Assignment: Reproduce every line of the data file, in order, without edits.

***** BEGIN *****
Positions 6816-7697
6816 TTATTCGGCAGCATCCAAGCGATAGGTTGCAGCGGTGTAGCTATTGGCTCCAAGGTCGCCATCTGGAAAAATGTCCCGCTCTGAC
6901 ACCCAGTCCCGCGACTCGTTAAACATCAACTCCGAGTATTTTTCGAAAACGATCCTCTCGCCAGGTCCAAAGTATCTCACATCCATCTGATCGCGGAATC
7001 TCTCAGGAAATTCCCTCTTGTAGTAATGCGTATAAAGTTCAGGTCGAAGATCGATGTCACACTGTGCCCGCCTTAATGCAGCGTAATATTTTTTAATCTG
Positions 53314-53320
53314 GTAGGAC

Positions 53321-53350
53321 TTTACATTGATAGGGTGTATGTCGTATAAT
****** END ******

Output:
Positions 6816-7697
6816 TTATTCGGCAGCATCCAAGCGATAGGTTGCAGCGGTGTAGCTATTGGCTCCAAGGTCGCCATCTGGAAAAATGTCCCGCTCTGAC
6901 ACCCAGTCCCGCGACTCGTTAAACATCAACTCCGAGTATTTTTCGAAAACGATCCTCTCGCCAGGTCCAAAGTATCTCACATCCATCTGATCGCGGAATC
7001 TCTCAGGAAATTCCCTCTTGTAGTAATGCGTATAAAGTTCAGGTCGAAGATCGATGTCACACTGTGCCCGCCTTAATGCAGCGTAATATTTTTTAATCTG
Positions 53314-53320
53314 GTAGGAC

Positions 53321-53350
53321 TTTACATTGATAGGGTGTATGTCGTATAAT